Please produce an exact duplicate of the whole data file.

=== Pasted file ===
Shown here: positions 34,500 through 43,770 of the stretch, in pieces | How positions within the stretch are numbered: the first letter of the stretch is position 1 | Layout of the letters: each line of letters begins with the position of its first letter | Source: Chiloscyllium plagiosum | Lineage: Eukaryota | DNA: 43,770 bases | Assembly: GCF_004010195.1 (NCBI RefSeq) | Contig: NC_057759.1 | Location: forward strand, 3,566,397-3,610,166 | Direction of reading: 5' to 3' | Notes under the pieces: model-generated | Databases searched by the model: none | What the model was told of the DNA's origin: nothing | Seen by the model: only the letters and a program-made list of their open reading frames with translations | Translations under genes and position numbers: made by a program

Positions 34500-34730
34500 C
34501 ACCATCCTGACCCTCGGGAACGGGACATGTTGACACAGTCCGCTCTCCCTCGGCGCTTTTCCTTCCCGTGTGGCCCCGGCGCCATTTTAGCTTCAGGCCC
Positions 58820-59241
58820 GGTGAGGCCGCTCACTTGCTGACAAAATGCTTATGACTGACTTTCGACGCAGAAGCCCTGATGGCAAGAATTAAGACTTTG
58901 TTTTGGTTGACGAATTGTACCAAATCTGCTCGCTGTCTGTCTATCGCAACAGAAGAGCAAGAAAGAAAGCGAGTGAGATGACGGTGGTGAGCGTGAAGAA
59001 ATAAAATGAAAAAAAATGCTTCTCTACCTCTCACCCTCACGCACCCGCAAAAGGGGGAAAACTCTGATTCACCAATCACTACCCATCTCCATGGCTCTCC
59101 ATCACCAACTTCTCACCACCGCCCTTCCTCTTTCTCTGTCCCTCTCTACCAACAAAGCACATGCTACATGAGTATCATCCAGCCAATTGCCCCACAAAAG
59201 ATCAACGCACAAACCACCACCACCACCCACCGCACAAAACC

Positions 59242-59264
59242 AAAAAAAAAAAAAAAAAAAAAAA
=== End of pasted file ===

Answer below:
Shown here: positions 34,500 through 43,770 of the stretch, in pieces | How positions within the stretch are numbered: the first letter of the stretch is position 1 | Layout of the letters: each line of letters begins with the position of its first letter | Source: Chiloscyllium plagiosum | Lineage: Eukaryota | DNA: 43,770 bases | Assembly: GCF_004010195.1 (NCBI RefSeq) | Contig: NC_057759.1 | Location: forward strand, 3,566,397-3,610,166 | Direction of reading: 5' to 3' | Notes under the pieces: model-generated | Databases searched by the model: none | What the model was told of the DNA's origin: nothing | Seen by the model: only the letters and a program-made list of their open reading frames with translations | Translations under genes and position numbers: made by a program

Positions 34500-34730
34500 C
34501 ACCATCCTGACCCTCGGGAACGGGACATGTTGACACAGTCCGCTCTCCCTCGGCGCTTTTCCTTCCCGTGTGGCCCCGGCGCCATTTTAGCTTCAGGCCC
Positions 58820-59241
58820 GGTGAGGCCGCTCACTTGCTGACAAAATGCTTATGACTGACTTTCGACGCAGAAGCCCTGATGGCAAGAATTAAGACTTTG
58901 TTTTGGTTGACGAATTGTACCAAATCTGCTCGCTGTCTGTCTATCGCAACAGAAGAGCAAGAAAGAAAGCGAGTGAGATGACGGTGGTGAGCGTGAAGAA
59001 ATAAAATGAAAAAAAATGCTTCTCTACCTCTCACCCTCACGCACCCGCAAAAGGGGGAAAACTCTGATTCACCAATCACTACCCATCTCCATGGCTCTCC
59101 ATCACCAACTTCTCACCACCGCCCTTCCTCTTTCTCTGTCCCTCTCTACCAACAAAGCACATGCTACATGAGTATCATCCAGCCAATTGCCCCACAAAAG
59201 ATCAACGCACAAACCACCACCACCACCCACCGCACAAAACC

Positions 59242-59264
59242 AAAAAAAAAAAAAAAAAAAAAAA